How to Help the Youth Become Involved in Their Communities
Parents usually cannot even make their children clean up their rooms, so it’s impossible to encourage teenagers to abandon their computers and work on an “impossible” challenge, right? Maybe not. There are methods to influence them to stretch out of their self zones and have greater concern for the people around them.
As a parent, these steps can help you shape your teens into responsible and community-loving adults one day:
1. Give them autonomy.
How would you probably like it if someone were to always breathe down your neck whenever you move? That’s just how it feels for majority of teenagers. Adults can get quite defensive when this point is raised, saying their kids have to act more responsibly before they can be given autonomy. However, it’s the opposite that is actually true: how are young people to act more responsibly if they never get the chance? If anything, psychological research has uncovered that as you trust someone more, he is more likely to act the way you want him to.
2.Show real empathy.
Empathy is not just “putting yourself in another’s shoes” or being a very good listener. It’s actually feeling what other is feeling. If your kid’s pet dog died, for example, empathizing is not saying, “I know how it feels.” To empathize is to grieve with him. If your teen is hung up on looking “uncool” when volunteering, don’t dismiss it as “teens being teens.” Empathy requires decisive action, such as taking steps to make volunteering cool.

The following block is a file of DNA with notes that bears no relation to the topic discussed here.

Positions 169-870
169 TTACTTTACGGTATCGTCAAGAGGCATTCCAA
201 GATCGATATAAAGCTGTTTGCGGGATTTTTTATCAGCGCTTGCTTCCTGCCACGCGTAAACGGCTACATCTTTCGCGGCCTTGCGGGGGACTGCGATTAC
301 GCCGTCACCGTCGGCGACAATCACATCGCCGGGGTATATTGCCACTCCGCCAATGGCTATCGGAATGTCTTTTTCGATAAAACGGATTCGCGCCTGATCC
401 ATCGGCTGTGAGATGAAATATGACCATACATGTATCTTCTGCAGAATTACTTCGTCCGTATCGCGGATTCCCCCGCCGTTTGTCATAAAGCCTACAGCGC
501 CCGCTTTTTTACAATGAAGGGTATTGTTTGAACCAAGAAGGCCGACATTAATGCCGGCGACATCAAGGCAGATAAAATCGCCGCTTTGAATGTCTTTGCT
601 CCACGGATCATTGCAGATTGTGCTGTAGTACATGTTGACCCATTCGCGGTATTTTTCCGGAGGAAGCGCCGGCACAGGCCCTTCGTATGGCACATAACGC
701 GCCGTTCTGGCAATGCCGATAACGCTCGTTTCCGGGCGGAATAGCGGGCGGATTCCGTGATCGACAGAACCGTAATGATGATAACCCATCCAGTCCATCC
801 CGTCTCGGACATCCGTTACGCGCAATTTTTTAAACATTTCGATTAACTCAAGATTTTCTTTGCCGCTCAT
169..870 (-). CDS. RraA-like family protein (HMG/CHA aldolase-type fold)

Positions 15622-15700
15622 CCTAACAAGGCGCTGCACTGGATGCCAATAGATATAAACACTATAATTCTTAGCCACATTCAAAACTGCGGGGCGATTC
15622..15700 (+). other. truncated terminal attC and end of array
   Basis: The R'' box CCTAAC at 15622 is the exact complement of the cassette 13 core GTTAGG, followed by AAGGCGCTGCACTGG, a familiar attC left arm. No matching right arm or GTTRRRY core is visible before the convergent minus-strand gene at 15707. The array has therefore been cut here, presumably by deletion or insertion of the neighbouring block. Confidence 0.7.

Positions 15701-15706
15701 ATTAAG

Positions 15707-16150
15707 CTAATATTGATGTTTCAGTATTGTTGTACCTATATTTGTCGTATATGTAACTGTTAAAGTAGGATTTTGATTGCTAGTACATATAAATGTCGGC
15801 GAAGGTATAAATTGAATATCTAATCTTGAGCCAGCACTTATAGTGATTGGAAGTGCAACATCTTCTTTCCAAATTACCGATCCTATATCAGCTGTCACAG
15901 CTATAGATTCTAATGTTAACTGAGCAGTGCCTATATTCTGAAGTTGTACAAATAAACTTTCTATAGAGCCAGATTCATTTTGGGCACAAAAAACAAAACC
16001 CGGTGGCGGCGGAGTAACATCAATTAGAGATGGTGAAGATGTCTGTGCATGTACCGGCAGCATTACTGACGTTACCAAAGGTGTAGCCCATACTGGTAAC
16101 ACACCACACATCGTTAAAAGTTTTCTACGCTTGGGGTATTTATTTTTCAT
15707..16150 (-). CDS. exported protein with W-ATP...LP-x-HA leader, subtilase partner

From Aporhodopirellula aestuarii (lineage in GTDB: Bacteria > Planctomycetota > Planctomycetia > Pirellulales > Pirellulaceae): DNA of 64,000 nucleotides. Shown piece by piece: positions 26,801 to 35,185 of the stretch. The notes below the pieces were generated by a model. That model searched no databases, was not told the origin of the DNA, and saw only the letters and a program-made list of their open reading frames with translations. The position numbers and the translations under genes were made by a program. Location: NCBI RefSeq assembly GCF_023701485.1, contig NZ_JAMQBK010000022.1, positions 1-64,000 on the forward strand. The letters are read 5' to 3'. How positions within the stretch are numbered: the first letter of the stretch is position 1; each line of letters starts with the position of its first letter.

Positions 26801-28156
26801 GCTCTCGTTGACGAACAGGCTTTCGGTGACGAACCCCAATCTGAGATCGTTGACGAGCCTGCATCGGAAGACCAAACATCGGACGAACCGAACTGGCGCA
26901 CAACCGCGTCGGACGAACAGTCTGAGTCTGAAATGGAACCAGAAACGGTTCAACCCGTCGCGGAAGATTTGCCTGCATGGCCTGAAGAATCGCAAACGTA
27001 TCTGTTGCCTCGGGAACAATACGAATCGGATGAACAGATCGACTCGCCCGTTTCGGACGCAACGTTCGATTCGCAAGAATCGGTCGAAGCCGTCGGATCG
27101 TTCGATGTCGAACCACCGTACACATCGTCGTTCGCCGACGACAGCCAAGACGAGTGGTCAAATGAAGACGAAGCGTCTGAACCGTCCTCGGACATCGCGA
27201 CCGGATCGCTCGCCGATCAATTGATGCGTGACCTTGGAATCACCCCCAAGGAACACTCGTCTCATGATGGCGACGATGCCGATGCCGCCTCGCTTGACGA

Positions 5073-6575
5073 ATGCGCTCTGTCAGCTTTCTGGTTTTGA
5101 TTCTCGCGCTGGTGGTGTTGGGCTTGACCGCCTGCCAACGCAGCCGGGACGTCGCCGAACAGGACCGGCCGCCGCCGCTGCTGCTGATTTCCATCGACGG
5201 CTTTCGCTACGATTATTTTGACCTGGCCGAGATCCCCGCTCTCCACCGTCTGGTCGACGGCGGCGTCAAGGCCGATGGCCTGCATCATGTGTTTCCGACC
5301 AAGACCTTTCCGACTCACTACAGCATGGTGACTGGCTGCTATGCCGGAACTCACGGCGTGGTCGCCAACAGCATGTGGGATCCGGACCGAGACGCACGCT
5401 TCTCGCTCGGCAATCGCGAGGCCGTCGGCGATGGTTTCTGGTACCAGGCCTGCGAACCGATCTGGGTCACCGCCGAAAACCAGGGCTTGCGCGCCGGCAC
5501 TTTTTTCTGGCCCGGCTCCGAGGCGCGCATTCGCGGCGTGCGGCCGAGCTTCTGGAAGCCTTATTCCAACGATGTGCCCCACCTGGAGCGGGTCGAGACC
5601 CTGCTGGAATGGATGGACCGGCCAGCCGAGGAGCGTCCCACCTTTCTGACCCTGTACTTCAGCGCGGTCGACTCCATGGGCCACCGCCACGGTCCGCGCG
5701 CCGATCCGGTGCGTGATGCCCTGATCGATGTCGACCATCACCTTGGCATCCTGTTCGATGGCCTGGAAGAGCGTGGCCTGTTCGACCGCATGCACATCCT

3. Set a positive example.
Children may have never been great at listening to their parents, they have never failed to copy them. And the reason behind that is largely biological. Ever heard of mirror neurons and how they affect group behavior? Bottom line is, don’t demand from your teens what you won’t do yourself.
4. Appreciate their efforts.
Feeling like you don’t see them is a sure way to kill their motivation. After all, why contribute you don’t feel like you’ve done a part? That’s why you really have to communicate to them how their work is making a difference. And it’s important to actually tell them individually rather than as a group.
5. Offer them a meaningful purpose.
Why should these teens do all of these things? Is it to impress their parents? Is it to get a chance to be close to someone they like? To get some kind of points from their teacher? Each of those is poor motivation. Try explaining to them how the youth’s service can contribute to the overall good of your community, and what the possibilities are if they don’t show up. This is good motivation because a purpose in life is one of the most crucial factors of psychological as well as physical health. Proof is retiree volunteers living longer lives and being less likely to suffer depression compared to others who’d rather stay at home.
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